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Is there an example of any animals or insects that have evolved too efficiently and went extinct due to upsetting the homeostasis of their environment? Outside humans.

I was thinking about venomous snakes when a fruit fly landed on me while having a libation in my garden. Then I got to wondering about why, for instance, a fly that eats rotting flesh wouldn't develop a potent neurotoxin on its feet? What a terryfying creature! Then I considered that perhaps a fly could have existed like that but it quickly may have say killed all of it's food sources gone extinct. Are there any known examples like this in animals or insects?

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  • $\begingroup$ For neurotoxin on the feet, consider that after killing the creature it lands on, the fly would have to wait around for a significant portion of its lifespan for the flesh to rot before it could eat it. $\endgroup$
    – jamesqf
    Aug 11 '21 at 4:03
  • $\begingroup$ @jamesqf Or it could just be immune to its own toxin. Perhaps more importantly is that its a waste of energy to produce toxin that just gets smeared everywhere you go. $\endgroup$
    – DKNguyen
    Aug 14 '21 at 1:55
  • $\begingroup$ @DKNguyen: I meant that since flies typically live only a matter of weeks, and it takes at least days for flesh to rot, a fly that eats rotten flesh would have to wait around a long time for something it killed to become edible. It'd be like a lion killing an antelope, but not being able to eat it until a year later. $\endgroup$
    – jamesqf
    Aug 15 '21 at 4:10
  • $\begingroup$ @jamesqf Flies don't need to eat rotten flesh. They just do because they are scavengers. They eat plant matter too. $\endgroup$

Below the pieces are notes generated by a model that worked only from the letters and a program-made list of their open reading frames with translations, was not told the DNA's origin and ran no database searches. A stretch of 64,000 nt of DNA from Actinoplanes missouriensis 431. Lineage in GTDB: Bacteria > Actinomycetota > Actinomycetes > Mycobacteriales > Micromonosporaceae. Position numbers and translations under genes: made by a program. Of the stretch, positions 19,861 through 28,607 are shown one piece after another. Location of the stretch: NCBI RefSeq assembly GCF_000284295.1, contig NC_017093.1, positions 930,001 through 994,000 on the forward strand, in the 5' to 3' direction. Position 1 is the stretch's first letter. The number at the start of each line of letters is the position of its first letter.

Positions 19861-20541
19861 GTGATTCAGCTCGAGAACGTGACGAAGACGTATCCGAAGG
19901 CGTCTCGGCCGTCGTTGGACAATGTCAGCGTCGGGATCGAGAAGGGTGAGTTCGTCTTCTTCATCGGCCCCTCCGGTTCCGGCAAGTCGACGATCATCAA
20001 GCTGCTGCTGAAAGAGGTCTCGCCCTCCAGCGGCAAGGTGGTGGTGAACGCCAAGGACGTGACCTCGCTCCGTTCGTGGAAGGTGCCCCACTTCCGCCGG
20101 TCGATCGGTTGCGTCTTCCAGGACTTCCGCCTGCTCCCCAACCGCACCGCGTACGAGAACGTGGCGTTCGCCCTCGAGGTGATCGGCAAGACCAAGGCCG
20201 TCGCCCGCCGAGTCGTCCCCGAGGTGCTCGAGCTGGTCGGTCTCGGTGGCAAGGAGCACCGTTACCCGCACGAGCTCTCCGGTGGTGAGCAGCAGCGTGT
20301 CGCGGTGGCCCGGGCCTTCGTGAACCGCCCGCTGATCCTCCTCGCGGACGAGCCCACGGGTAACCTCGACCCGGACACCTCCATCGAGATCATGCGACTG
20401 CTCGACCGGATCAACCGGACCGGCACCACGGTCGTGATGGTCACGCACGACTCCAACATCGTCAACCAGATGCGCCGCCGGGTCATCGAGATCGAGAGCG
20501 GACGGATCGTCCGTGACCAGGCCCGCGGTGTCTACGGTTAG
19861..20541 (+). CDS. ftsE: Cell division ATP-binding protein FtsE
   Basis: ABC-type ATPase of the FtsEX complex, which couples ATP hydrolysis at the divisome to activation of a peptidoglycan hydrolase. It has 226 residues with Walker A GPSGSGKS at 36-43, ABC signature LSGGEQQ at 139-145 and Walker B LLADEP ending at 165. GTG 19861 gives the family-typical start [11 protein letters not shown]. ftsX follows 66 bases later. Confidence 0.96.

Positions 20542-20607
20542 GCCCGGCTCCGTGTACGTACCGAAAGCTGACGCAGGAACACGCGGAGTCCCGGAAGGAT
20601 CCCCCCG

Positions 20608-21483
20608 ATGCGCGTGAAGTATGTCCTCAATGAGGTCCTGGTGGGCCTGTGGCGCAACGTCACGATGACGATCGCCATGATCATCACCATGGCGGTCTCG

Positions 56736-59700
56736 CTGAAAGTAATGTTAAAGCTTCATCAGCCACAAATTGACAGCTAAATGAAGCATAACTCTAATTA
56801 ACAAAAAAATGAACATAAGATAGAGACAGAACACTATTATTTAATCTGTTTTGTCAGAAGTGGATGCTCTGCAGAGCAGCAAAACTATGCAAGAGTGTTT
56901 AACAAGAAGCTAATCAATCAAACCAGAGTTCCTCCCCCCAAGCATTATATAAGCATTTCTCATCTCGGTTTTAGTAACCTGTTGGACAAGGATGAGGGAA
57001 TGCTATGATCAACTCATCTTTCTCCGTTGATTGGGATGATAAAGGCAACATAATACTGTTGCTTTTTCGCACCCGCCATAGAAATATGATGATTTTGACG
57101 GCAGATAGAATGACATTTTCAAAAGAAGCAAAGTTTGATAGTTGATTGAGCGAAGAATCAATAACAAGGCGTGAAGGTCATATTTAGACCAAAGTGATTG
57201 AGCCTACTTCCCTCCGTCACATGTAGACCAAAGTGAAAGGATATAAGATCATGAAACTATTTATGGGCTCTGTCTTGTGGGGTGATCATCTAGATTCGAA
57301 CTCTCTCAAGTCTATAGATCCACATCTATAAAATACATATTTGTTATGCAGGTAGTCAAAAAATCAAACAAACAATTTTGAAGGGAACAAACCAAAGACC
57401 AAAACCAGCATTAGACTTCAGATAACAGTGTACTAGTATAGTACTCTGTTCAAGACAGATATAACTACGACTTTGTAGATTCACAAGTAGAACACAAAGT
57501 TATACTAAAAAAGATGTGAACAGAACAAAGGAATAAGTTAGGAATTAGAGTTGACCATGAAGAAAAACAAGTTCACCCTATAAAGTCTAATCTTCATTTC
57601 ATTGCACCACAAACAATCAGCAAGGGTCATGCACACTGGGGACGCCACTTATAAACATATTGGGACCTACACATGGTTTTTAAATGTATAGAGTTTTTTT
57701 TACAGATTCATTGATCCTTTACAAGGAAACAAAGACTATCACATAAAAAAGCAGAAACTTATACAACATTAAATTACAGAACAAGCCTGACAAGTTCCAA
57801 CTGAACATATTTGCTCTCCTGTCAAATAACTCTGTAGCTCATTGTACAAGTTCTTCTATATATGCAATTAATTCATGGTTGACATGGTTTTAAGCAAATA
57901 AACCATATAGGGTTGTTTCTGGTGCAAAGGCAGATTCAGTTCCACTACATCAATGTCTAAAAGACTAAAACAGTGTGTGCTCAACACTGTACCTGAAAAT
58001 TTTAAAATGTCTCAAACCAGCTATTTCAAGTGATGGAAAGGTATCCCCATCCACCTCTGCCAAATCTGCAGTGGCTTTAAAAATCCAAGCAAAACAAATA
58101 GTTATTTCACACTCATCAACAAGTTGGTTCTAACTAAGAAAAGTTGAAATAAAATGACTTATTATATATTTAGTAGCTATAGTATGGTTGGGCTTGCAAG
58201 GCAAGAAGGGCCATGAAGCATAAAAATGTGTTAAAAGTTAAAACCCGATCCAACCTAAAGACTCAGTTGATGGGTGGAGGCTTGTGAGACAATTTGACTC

– DKNguyen
    Aug 15 '21 at 4:11
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Photosynthesis.

early photosynthesizers, which would have been adapted for a reducing atmosphere, drove themselves extinct as they dumped oxygen into the atmosphere as a waste product. They were incredibly successful because they could live off of little more than the three of the most common materials on the planet. Eventually the oxygen built up to the point mostly only oxygen tolerant or later oxygen using organisms survived.

https://pubmed.ncbi.nlm.nih.gov/20731852/

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    $\begingroup$ I think this is a good canonical example, though the answer would be improved with a reference. $\endgroup$
    – Bryan Krause
    Aug 12 '21 at 16:37
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Going exinct hardly counts for being successful. Let us, take, e.g., Ebola - a virus that is efficiently transmitted and quickly replocates, but ends up killing most of the hosts. It quickly goes extinct, because there are no hosts lefts for its replication. If Ebola still survives, it is because it infects animals other than humans, for whom it is elss lethal.

A similar example is small pox, which was less lethal than ebola and therefore continued to circulate in human populatiosn for thousands of years... but became extinct once vaccinces were developed.

On the other hand, flu and cold keep circulating in human populatiosn since time immemorial, and it is not likely that they will be going extinct any time soon, becaus ethey have developed a way of co-existing with their hosts.

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